Is income inequality good for you?


Well, according to this,

…… countries that have higher inequality between those groups tend to have higher living standards for the middle class and the poor. I would not assert strongly that that is a causal relationship. But it is not what you would expect to find if inequality was bad for growth.

About makagutu

As Onyango Makagutu I am Kenyan, as far as I am a man, I am a citizen of the world

23 thoughts on “Is income inequality good for you?

  1. Swarn Gill says:

    I thought this article was fairly well balanced. I am not one who believes income inequality is all bad, but I still think that when you have a nation with hunger and homeless people and you have billionaires, that there is something morally askew about your country.

    I would say that I am middle class, but it seems compared to our parents time, the ability to save money is far less than it was for them. Now it’s quite possible that I’m not as financially savvy as my parents, but I don’t think inflation has kept pace with wages. There are also a lot of big things like real estate and college tuition which has rose at levels that far outpace wage increases. Although I have received small wage increases the past 10 years, I am also paying far more of my health care costs and thus the increase has been eaten by this cost, and so my wages have been fairly flat over this time while inflation continues. I’m still quite fine obviously, but I think what I’m experiencing is also what the Pew Research Center found as well. Middle Class size may still be the same, but our ability to gain financially is less. Whether this is because of economic inequality or not is perhaps unproven, but I think it recognizes that there is a problem that the author of your article also acknowledges. https://www.pewresearch.org/fact-tank/2018/09/06/the-american-middle-class-is-stable-in-size-but-losing-ground-financially-to-upper-income-families/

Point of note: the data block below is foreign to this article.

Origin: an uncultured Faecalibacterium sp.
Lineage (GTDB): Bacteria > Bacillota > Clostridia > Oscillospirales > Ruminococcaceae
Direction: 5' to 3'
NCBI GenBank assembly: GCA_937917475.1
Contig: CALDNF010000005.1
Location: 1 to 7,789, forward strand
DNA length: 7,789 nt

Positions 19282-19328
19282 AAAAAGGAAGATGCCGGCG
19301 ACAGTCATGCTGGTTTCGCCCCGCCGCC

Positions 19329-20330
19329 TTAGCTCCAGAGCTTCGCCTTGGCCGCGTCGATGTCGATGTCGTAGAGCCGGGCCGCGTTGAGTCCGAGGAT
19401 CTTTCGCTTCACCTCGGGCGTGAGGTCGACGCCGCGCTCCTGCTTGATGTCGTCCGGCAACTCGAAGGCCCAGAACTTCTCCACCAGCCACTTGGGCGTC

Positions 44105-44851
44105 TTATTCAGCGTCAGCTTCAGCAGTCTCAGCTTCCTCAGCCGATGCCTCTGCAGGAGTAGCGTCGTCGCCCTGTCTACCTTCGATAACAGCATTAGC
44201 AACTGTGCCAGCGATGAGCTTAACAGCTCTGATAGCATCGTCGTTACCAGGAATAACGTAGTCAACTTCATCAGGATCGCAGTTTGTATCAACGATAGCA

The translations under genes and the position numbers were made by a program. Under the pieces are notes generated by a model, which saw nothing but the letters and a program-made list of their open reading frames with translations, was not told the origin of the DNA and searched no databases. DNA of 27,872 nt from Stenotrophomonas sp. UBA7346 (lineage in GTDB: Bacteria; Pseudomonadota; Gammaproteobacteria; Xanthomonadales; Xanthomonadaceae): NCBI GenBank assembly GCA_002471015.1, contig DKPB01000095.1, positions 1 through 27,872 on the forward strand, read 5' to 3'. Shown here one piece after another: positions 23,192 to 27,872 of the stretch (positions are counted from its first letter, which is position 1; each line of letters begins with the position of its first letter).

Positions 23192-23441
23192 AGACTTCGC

Liked by 2 people

    • makagutu says: